Thursday, April 12, 2012

Book Review :: The Reason for God by Timothy Keller

As someone born and raised in a Christian home, married to a man who was born and raised in a Christian home, and who is currently raising my own children in a Christian home, it should come as no great surprise that my exposure to people who don't share my faith is often limited.

Add to that the fact that I live in the Bible belt and you can imagine that it is possible for me to go months - even years - without having to defend my faith to anyone.

But that doesn't mean I don't need to know how.

Because when I take a tiny step outside my sheltered existence I find a whole world of skepticism and doubt. A world full of people who are loved by God and who desperately need to know Him.

A world I'm praying for more opportunities to shine a light into.

So when I saw The Reason for God by Timothy Keller on the shelf at Barnes and Noble several months ago, I decided to add it to my to-be-read stack. I've been working my way through it ever since.

To me, it's not the kind of book you sit down and read in an evening. The chapters are broken up into 2-4 page sections that make it just right for a slow and steady pace. It is at times quite philosophical, and there are many references and quotes from both Christian and atheistic/agnostic writers, some I was familiar with and some who were new to me. My brain appreciated the chance to use some reason and logic for a change. (The reason and logic I employ on a daily basis are often lost on the toddler set I hang around with!)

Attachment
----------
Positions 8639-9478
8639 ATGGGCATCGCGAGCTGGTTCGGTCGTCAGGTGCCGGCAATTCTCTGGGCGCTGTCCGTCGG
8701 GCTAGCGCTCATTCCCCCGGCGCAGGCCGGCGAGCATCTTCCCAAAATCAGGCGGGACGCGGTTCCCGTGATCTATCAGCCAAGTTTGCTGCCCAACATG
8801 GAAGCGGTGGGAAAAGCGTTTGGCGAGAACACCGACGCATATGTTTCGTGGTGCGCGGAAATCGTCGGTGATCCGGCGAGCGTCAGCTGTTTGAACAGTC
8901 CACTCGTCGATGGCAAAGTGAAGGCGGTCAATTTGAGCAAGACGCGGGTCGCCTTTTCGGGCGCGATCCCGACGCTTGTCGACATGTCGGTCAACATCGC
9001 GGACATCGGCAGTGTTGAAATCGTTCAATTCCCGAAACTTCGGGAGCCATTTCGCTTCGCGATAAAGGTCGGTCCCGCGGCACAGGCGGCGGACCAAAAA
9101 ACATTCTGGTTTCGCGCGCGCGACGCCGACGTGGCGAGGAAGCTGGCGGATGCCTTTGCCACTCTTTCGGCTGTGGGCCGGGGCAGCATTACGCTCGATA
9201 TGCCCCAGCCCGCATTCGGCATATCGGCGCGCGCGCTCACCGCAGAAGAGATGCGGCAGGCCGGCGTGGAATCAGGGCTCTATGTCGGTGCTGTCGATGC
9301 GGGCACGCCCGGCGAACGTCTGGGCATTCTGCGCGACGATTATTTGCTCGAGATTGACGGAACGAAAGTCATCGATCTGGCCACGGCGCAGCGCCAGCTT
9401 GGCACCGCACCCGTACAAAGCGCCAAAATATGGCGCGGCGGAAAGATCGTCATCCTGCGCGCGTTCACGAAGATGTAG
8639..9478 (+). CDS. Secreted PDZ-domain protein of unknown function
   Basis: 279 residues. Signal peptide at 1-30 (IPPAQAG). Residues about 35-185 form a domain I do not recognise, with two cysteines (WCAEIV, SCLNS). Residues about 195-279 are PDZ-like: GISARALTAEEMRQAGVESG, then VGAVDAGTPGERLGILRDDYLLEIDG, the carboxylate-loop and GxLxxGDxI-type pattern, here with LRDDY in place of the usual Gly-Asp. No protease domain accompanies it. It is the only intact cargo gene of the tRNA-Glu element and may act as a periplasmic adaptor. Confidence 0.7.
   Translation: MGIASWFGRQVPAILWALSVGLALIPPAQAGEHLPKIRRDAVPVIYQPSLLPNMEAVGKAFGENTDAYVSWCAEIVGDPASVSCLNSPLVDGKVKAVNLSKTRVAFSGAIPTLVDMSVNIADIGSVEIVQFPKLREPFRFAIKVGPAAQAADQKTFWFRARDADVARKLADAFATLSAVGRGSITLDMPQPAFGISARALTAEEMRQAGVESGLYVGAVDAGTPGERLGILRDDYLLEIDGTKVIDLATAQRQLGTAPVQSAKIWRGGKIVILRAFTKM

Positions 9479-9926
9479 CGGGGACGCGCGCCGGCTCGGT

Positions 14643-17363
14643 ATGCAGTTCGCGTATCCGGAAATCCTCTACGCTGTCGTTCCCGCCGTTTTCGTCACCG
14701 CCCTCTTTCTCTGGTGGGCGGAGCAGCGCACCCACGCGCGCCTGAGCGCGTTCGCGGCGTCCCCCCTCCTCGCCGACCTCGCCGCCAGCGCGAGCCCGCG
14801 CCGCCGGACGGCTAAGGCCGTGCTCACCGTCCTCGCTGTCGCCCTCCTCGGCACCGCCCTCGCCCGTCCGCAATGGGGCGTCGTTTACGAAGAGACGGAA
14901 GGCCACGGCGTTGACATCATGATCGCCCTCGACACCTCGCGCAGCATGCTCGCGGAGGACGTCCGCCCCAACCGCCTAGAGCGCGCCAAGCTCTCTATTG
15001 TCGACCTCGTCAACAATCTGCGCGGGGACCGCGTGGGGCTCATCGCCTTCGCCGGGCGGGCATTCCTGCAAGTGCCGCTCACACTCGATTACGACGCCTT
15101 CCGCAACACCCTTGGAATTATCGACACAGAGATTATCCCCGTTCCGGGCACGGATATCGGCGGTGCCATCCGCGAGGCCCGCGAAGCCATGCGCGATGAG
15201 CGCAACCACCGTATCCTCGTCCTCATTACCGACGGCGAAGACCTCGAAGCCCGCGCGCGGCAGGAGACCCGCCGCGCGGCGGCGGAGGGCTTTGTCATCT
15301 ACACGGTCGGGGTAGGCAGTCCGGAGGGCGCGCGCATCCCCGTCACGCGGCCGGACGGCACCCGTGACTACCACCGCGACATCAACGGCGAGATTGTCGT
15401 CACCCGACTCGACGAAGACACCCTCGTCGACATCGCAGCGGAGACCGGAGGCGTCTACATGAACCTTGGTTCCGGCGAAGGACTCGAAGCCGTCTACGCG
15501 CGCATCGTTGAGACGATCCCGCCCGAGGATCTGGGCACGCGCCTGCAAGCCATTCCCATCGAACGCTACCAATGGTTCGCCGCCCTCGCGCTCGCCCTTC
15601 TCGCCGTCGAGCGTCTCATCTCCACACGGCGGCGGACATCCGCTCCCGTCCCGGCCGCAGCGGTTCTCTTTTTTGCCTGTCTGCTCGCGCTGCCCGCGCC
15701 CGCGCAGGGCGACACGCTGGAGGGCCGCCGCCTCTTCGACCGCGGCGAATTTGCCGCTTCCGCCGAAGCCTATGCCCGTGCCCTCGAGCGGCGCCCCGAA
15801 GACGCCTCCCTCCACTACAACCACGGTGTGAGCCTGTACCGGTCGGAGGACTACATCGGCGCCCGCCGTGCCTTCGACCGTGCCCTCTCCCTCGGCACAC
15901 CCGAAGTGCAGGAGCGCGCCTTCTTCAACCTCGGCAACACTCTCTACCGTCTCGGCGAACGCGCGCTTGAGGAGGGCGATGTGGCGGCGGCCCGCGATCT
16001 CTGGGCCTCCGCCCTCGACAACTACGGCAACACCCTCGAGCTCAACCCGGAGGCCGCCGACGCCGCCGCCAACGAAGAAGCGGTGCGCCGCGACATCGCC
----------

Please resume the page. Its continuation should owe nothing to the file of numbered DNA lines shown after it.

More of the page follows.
In Part 1: The Leap of Doubt, Keller addresses seven of the most common objections he's encountered to Christianity. And as the pastor of a large Presbyterian church in Manhattan, he's probably heard most of them. Questions about how God could allow suffering, why God would send people to hell, how it's possible to be a person of science and a person of faith, and why we believe that there really is only one way to reconciliation with God.

In Part 2: The Reasons for Faith, he expounds on sin, the cross, the resurrection, and the nature of God as he argues in favor of a true, life-changing faith (not to be confused with adherence to religion).

While there were a few topics where I did not completely agree with his assertions, overall this book provides well thought-out, reasoned arguments for faith and Christianity. And does so in a respectful way. If you find yourself with questions of your own, or are trying to share your faith with someone who is challenging you to give reasons for what you believe, I'd recommend The Reason for God.

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So what about you? Do you frequently interact with skeptics? How do you feel about answering the tough questions? Are you confident or timid when it comes to sharing your faith? I'd love hear about your experiences in the comments!
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